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Preliminary February Climate Summary

Preliminary February Climate Summary:

Despite some erratic fluctuations in daily temperatures most areas of the state are reporting an average monthly temperature that is within 1°F of normal. Only the 9th time since 1895 that the February mean temperature has been that close to normal. Extremes for the month ranged from 58°F at Bemidji (Beltrami County) on the 22nd to -40°F at Isabella (Lake County) and Cotton (St Louis County) on the 20th. Minnesota reported the nation’s coldest temperature (48 contiguous states) 8 times during the month and the National Weather Service had to issue a Wind Chill Advisory on several days.

Most climate stations in the state reported below normal precipitation for the month. The exception was in southeastern and south-central Minnesota where some areas reported over an inch of precipitation, mostly thanks to the winter storm of February 9th. The highest reported precipitation came from near Austin with 2.10 inches. Most areas reported just a few inches of snowfall, but near New Ulm and Mankato over 20 inches was reported.

Some climate stations reported 7-10 days with wind gusts over 30 mph. Thankfully over the last week of the month, some of the snow cover was beginning to melt and gradually run off, reducing the spring flood risk in some areas.

Weekly Weather Potpourri:

This week NOAA released an updated article about scientific consensus on global climate change. In nearly all scientific societies and academies it is not a contentious issue. The vast majority agree that climate change is real and mostly driven by human activity.

“Inhaling particulate matter is hard on human health. New research shows that Southern California’s Santa Ana winds can clear or exacerbate fine-particulate pollution depending on wildfire conditions.” This is from a feature article in this week’s AGU-EOS newsletter discussing the cases of wildfires and Santa Ana winds that have occurred in Southern California over the period from 1999-2012.

MPR listener question:

We live off Minnesota Highway 2 between Crookson and East Grand Forks in the Red River Valley. Lately there has been a lot of talk about the spring flood threat along the Red River and how it may depend to a degree on whether March precipitation is above or below normal this year. Can you shed some perception about trends and outlooks for March precipitation in our area?


I understand your concern. Looking at the data for your area 3 of the most recent 5 years, 5 of the most recent 10 years, and 10 of the most recent 20 years have brought above normal March precipitation. No emphatic trend is evident. With respect to the weather outlook it appears that March may start out a bit warmer than normal with a chance for above normal precipitation, but then the pattern is expected to turn cooler and drier for much of the month. Hopefully the frozen water on the landscape will be slowly discharged by successive thaw cycles.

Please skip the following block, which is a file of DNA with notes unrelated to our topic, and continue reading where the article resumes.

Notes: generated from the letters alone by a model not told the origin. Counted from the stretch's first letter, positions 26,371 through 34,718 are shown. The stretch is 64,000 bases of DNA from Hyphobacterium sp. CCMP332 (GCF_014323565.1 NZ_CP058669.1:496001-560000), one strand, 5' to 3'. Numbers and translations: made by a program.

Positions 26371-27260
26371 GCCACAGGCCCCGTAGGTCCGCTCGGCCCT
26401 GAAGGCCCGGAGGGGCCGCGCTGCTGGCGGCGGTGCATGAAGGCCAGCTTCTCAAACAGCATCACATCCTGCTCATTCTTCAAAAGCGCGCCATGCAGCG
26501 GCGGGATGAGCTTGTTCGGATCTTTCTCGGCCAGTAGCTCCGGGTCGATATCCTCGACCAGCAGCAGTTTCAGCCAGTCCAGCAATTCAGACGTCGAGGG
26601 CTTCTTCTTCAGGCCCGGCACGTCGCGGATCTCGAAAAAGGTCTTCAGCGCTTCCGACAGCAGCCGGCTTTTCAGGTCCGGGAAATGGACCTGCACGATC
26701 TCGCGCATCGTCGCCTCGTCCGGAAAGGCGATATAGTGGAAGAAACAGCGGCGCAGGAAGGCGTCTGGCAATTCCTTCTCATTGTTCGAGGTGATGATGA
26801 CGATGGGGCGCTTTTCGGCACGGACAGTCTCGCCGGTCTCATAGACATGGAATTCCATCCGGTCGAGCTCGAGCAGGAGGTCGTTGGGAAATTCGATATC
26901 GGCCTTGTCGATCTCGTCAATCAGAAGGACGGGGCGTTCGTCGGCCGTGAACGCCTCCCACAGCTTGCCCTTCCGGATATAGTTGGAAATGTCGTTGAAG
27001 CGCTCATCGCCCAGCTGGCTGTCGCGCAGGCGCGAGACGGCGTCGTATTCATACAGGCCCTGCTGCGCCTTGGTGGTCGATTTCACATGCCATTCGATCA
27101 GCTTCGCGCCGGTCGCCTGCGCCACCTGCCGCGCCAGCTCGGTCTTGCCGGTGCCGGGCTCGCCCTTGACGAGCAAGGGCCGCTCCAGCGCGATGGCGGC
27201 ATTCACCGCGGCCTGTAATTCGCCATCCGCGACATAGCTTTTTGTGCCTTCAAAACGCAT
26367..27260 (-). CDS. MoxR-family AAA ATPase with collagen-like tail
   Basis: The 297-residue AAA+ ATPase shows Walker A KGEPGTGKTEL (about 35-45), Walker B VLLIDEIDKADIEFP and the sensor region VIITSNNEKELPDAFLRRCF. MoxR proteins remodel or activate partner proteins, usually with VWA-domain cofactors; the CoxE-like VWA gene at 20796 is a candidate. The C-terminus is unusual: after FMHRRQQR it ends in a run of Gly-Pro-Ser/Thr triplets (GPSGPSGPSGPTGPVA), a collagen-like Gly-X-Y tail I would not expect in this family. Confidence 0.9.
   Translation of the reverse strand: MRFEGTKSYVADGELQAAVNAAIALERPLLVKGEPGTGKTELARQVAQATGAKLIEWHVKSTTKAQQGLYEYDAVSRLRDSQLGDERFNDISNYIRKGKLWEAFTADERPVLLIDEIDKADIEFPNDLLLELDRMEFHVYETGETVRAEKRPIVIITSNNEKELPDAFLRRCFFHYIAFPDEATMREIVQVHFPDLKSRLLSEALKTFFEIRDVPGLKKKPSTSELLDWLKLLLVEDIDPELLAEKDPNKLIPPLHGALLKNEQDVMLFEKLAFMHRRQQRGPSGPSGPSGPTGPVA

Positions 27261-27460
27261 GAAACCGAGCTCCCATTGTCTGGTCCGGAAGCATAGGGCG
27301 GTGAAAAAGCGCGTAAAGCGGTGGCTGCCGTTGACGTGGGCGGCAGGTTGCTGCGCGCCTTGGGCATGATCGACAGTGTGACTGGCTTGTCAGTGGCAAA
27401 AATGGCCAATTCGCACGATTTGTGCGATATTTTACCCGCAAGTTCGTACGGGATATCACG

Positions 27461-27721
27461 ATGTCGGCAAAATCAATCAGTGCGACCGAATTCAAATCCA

Twin Cities Almanac for February 28th:

The average MSP high temperature for this date is34 degrees F (plus or minus 12 degrees F standard deviation), while the average low is 18 degrees F (plus or minus 12 degrees F standard deviation).

MSP Local Records for February 28th:

MSP weather records for this date include: highest daily maximum temperature of 57 degrees F in 1932: lowest daily maximum temperature of -9 degrees F in 1962; lowest daily minimum temperature is -26 degrees F in 1962; highest daily minimum temperature of 38 degrees F in 1895; record precipitation of 0.70 inches in 2012; and record snowfall of 8.0 inches also in 1907.

Average dew point for February 28th 15 degrees F, with a maximum of 40 degrees F in 1983 and a minimum of -40 degrees F in 1962.

All-time state records for February 28th:

The state record high temperature for this date is 66 degrees F at Pipestone (Pipestone County) in 1924. The state record low temperature for this date is -50 degrees F at Pokegama Dam (Itasca County) in 1897. State record precipitation for this date is 2.21 inches at Isabella (Lake County) in 1998; and record snowfall of 16.5 inches at Gull Lake (Cass County) in 1948.

Past Weather Features:

A slow-moving winter storm brought heavy, wet snow to many areas of the state over February 26-28, 1948. The storm initially brought rain, but soon turned over to snow. Many areas received 4-8 inches, while Brainerd reported 14 inches of snowfall. It was the last major snow storm of the season for many.

Arctic high pressure dominated the state on February 27, 1962. Many areas set record cold temperatures with readings in the -20s and -30s F. In Angus and Red Lake Falls in the Red River Valley the afternoon temperature only climbed up to -12°F.

Widespread warmth prevailed on February 27, 2000, especially across southern and western counties where many afternoon temperatures climbed into the 50s F. Both Luverne and Winnebago reported 60°F under bright sunshine.


Mostly sunny over the weekend with above normal temperatures. Some areas will see afternoon highs in the 40s F. Temperatures will drop back a little bit on Monday but generally remain near normal or a bit above normal next week, with little chance for precipitation until late Wednesday or Thursday.

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